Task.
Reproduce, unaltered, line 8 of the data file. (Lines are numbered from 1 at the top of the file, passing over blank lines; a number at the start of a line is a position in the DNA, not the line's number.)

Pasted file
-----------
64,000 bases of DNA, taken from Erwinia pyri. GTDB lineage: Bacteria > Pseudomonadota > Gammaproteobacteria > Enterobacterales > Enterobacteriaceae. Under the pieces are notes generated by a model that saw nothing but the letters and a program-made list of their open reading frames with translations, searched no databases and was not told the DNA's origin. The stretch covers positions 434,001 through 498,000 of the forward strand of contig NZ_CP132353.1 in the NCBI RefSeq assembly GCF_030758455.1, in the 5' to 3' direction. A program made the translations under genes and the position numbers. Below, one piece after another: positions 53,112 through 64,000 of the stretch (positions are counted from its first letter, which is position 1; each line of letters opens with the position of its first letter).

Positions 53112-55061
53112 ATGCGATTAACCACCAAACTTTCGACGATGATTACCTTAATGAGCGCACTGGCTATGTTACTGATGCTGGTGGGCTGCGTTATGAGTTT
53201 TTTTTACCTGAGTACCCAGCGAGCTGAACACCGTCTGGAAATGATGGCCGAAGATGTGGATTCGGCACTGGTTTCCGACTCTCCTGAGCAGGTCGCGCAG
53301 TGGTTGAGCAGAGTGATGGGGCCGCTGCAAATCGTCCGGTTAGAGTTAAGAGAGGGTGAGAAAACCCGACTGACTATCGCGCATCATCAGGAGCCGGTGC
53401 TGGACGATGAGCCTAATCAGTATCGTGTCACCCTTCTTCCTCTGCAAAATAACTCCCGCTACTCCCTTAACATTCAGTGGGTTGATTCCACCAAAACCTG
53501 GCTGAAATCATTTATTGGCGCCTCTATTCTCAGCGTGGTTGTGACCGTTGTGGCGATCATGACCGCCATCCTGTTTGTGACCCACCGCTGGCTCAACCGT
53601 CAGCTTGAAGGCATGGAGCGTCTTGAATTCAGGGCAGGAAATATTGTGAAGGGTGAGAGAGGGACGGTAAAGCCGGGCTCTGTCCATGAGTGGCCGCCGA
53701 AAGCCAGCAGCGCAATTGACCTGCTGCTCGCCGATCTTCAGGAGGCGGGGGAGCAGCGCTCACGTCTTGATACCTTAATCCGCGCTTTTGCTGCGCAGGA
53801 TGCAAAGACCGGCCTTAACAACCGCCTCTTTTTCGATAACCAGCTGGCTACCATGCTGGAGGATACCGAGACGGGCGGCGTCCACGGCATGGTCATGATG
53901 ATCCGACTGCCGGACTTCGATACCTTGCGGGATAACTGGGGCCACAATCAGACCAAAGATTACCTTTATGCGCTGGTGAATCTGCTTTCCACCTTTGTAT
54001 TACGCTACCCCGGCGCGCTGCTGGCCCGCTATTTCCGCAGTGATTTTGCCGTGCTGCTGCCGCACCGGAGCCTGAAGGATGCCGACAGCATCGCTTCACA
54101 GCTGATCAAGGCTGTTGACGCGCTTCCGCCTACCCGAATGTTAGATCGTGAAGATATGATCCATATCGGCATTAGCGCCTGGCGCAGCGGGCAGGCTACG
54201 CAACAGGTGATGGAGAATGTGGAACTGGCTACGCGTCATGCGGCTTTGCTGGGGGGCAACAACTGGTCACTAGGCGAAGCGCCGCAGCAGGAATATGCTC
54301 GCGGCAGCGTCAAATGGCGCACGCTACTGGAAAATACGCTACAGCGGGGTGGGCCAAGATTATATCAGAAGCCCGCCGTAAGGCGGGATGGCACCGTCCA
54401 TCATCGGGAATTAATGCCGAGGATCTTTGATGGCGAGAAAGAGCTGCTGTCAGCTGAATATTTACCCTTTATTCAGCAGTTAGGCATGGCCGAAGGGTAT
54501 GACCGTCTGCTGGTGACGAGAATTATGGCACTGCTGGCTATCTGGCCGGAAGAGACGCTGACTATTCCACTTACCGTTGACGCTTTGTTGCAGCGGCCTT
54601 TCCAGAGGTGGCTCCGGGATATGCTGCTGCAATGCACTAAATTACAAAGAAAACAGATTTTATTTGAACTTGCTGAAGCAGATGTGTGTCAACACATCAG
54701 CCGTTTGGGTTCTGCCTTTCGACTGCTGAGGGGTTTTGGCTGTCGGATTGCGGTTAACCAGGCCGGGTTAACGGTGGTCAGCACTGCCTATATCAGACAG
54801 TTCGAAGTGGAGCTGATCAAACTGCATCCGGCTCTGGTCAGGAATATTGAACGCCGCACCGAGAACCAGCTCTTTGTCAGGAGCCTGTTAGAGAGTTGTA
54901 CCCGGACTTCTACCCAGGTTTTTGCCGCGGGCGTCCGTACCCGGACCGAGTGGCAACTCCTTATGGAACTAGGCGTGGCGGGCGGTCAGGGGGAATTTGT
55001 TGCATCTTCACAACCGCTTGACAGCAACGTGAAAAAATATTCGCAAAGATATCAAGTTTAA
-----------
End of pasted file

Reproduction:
53601 CAGCTTGAAGGCATGGAGCGTCTTGAATTCAGGGCAGGAAATATTGTGAAGGGTGAGAGAGGGACGGTAAAGCCGGGCTCTGTCCATGAGTGGCCGCCGA